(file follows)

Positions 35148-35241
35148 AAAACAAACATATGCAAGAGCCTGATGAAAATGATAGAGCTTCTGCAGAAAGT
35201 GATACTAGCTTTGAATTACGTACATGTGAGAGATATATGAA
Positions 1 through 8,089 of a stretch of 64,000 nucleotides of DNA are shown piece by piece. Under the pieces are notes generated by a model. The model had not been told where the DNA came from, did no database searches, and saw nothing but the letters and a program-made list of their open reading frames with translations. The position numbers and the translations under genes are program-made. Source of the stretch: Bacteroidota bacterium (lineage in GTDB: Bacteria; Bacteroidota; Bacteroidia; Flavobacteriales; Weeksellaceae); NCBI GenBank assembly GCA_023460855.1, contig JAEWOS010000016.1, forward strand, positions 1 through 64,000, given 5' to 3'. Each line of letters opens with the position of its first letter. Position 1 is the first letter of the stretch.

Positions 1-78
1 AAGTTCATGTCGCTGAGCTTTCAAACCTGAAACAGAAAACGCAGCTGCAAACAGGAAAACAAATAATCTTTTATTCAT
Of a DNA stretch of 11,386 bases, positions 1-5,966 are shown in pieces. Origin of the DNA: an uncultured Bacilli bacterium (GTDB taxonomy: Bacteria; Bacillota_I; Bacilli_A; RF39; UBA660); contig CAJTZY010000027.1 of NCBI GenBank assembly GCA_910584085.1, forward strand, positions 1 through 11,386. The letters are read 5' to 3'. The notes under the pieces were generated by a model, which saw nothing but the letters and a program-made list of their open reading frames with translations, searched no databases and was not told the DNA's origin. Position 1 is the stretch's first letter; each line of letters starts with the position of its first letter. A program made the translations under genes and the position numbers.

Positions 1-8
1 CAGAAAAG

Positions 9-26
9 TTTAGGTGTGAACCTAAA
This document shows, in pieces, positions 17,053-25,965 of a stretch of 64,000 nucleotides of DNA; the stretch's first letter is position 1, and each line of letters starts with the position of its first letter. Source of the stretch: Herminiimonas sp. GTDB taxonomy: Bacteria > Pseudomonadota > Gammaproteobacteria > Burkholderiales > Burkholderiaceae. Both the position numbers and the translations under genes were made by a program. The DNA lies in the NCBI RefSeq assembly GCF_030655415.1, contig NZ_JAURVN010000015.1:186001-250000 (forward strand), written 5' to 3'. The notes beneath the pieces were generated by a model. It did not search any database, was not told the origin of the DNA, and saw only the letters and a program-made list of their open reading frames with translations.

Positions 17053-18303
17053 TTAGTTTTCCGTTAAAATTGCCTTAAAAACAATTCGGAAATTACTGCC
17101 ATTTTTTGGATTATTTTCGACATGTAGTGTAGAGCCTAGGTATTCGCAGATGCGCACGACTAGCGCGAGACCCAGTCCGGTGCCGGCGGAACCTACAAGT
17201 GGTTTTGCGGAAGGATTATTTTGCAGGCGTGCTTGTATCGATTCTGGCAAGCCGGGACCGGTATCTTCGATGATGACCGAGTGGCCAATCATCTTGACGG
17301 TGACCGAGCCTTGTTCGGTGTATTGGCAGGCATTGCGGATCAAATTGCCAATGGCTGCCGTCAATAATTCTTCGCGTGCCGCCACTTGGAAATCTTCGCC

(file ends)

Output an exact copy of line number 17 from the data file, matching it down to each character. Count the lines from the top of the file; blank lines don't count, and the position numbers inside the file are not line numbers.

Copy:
17301 TGACCGAGCCTTGTTCGGTGTATTGGCAGGCATTGCGGATCAAATTGCCAATGGCTGCCGTCAATAATTCTTCGCGTGCCGCCACTTGGAAATCTTCGCC